God is able to do all things, even soothe the ache in a much-battered heart. Sometimes, it’s all He can do. It’s one of the many things I want to ask Him about when my own time to pass into glory comes due. My friend, Katie, who’s seen more than her fair share of troubles, says she has a clipboard filled with such questions. It’s a sign of our faith that we hold on to our right to ask them of a loving Creator, even in these moments when we feel least loved.

In Christ,
Ramona

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Posted in Christian Living, Love

God Is Love: The Greatest Love Story Almost Never Told

God IS Love

In our enthusiasm for a cause, we humans very easily lose sight of an objective perspective. We go to extremes that push people further away instead of potentially helping them see things from our point of view.

Take for example the issue commonly referred to as Pro-Life. Whenever I see people outside a clinic with signs that point fingers, calling people baby killers and more, I wonder where this approach to attempt change comes from. Would Jesus, who refused to judge the adulteress until someone was willing to throw the first stone and even then merely helped her see the truth about herself admonishing her to sin no more, stand outside a planned parenthood building with a sign that condemned the scared, hurting women walking through the doors?

When we attempt to support God the way we think we should because we are so enthusiastic about the cause instead of taking serious time to reflect on God’s approach to the issue, are we really serving God the way we think we are?

I may be a slow learner, so forgive the revelation that came to me recently if you’ve known it all along, but when we push God to others based on strict guidelines of right and wrong, we leave non-believers with the impression that God is the God of punishment. We inadvertently make Him out to be a God who is primarily interested in seeing people suffer for their transgressions.

It’s easy enough to see God this way, especially if you do a pick and choose approach to the Bible. Many times, God makes His awesome wrath known, going so far as to wipe out the entire planet in a flood with only Noah and his family as survivors to begin again.

But God is NOT interested in punishing. Let me say this again, because I think most of us operate on the opposite assumption. God’s main focus in this life is NOT to punish those who defy Him but to LOVE and BE LOVED.

You’re wrong, you tell me. God lives to punish bad behavior. He swallowed thousands of people whole in the desert. He sent plagues upon Egypt the likes of which no one in our modern world has ever witnessed. His revelation portrays a coming end that will have no rival in pain and misery and suffering, not even in the best apocalyptic blockbuster. God takes pleasure in sinners’ pain.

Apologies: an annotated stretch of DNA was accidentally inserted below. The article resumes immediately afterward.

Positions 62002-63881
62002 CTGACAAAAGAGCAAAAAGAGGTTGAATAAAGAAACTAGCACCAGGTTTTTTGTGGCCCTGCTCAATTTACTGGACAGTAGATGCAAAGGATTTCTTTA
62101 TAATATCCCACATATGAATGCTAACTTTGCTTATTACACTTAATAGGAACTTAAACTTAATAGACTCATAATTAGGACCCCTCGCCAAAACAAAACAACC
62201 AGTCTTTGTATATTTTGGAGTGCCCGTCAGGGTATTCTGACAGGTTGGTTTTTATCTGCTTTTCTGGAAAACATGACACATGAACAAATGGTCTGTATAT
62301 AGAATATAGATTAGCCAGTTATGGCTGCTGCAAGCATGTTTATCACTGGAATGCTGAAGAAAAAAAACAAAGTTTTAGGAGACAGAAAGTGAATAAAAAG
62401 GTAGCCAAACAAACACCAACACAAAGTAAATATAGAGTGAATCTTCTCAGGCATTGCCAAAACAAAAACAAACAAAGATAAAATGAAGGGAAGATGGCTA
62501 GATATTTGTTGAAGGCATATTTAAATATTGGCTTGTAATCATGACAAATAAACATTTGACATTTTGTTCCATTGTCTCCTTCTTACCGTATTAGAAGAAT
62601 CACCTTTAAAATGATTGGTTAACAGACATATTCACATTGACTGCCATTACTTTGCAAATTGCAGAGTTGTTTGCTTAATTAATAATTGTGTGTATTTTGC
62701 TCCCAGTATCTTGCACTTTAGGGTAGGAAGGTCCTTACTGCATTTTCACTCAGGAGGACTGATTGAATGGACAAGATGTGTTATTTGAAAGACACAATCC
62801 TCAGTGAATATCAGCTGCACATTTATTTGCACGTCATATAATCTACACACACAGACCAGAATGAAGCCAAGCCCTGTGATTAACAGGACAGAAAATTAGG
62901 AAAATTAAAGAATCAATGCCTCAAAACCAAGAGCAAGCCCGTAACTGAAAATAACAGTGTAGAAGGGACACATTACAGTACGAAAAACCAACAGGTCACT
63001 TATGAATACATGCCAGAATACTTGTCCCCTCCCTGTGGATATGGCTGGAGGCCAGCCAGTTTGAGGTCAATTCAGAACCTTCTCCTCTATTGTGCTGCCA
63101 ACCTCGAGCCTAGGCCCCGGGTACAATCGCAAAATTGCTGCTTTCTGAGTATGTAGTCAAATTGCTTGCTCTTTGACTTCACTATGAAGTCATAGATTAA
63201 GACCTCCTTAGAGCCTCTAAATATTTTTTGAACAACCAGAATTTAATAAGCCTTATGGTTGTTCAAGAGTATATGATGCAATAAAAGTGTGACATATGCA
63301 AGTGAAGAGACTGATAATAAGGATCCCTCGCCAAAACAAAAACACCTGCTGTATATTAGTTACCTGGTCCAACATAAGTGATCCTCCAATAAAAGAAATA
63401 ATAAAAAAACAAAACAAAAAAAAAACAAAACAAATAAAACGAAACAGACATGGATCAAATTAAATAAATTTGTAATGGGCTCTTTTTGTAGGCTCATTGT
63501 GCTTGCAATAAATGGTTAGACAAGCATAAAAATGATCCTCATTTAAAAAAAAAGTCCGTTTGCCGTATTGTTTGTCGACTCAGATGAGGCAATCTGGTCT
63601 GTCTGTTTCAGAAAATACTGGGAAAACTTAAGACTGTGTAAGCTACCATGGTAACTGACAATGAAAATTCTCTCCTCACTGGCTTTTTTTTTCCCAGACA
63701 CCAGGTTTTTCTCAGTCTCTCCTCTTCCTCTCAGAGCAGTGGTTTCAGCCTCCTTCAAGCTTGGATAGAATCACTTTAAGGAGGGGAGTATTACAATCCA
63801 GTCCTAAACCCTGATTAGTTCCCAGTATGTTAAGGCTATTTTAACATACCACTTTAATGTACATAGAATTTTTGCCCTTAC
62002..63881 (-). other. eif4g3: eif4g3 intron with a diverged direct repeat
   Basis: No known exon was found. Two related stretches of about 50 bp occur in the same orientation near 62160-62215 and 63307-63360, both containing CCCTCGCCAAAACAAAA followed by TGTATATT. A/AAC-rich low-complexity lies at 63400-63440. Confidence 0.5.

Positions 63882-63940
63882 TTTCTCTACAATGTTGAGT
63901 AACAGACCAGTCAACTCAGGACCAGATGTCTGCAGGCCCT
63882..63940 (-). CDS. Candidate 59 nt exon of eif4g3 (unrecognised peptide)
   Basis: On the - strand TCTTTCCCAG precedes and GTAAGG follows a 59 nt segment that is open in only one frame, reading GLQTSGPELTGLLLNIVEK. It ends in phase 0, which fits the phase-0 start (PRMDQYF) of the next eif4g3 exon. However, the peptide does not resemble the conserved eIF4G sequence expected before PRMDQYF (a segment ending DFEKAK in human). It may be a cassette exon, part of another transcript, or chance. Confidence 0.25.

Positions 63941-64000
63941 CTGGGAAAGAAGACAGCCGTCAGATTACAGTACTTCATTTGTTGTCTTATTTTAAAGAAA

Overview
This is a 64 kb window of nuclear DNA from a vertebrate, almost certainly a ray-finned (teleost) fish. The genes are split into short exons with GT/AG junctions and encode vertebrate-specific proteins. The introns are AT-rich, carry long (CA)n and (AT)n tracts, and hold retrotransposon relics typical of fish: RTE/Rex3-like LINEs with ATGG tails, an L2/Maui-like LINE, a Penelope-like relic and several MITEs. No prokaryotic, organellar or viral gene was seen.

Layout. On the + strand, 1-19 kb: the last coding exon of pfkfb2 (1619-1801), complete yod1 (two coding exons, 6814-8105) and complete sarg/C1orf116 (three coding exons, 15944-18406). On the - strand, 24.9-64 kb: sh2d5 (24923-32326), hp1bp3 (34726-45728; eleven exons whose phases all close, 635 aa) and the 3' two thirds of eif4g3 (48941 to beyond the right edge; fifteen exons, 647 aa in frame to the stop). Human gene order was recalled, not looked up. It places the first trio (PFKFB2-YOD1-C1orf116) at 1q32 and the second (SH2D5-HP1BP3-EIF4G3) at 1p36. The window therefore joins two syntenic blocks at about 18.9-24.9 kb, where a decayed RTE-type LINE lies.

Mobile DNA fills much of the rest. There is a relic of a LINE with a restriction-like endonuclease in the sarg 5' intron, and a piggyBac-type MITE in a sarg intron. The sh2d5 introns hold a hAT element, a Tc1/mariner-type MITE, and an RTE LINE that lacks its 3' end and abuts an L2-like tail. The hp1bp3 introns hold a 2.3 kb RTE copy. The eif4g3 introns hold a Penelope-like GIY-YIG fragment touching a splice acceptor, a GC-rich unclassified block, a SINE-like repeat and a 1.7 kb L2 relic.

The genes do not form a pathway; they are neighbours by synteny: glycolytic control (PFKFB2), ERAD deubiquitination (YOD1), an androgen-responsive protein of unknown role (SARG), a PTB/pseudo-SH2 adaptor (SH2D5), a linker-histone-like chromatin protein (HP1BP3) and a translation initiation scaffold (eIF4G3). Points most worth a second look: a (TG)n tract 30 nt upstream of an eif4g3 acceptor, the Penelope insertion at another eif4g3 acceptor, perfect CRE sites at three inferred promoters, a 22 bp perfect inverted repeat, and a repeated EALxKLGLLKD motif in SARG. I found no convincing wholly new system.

Fickle, proud humans that we are, we perpetually grab on to the idea that we can understand the ways of an omnipotent power. Because some of His actions seem awful and cruel, we find it easy to label God as such. But looking at the history of God and man, we can see that God really deals with us from an entirely different perspective. Only a God who loves beyond human knowing could explain how He continues to give us chances to do better, even when history reveals that God can’t seem to win when it comes to the fickleness of the human mind.

Despite God’s worst punishments, His people continue to stray from His commandments. Like a mad roller coaster ride, the story of the Israelite people shows them growing closer to and then farther away from God over and over again. When He blesses them with much, their gratitude from being saved from the latest disaster dissipates all too soon. Look at David. This King who had a heart like God’s, lived to praise Him, but David also failed God, breaking His commandments to give in to his own lusts. Whether God deals with us humans in love or in mighty power, we fall short of giving Him the praise and love He deserves.

But God is not coming from a place of punishment. Instead, even in punishment, God always comes from a place of love. Only God’s love for us explains how any of us are still walking around breathing. Annie Dillard puts it this way:

“On the whole, I do not find Christians, outside of the catacombs, sufficiently sensible of conditions. Does anyone have the foggiest idea what sort of power we so blithely invoke? Or, as I suspect, does no one believe a word of it? The churches are children playing on the floor with their chemistry sets, mixing up a batch of TNT to kill a Sunday morning. It is madness to wear ladies’ straw hats and velvet hats to church; we should all be wearing crash helmets. Ushers should issue life preservers and signal flares; they should lash us to our pews. For the sleeping god may wake someday and take offense, or the waking god may draw us out to where we can never return.” -Annie Dillard in Teaching a Stone to Talk

The Creator looks down upon a world in which His creations flit about as if they are not tiny ants dodging the giant shoe always dangling above them and does not choose to wipe us out to begin the entire, wretched experiment over again. If that is not some over-arcing love for us, then what is?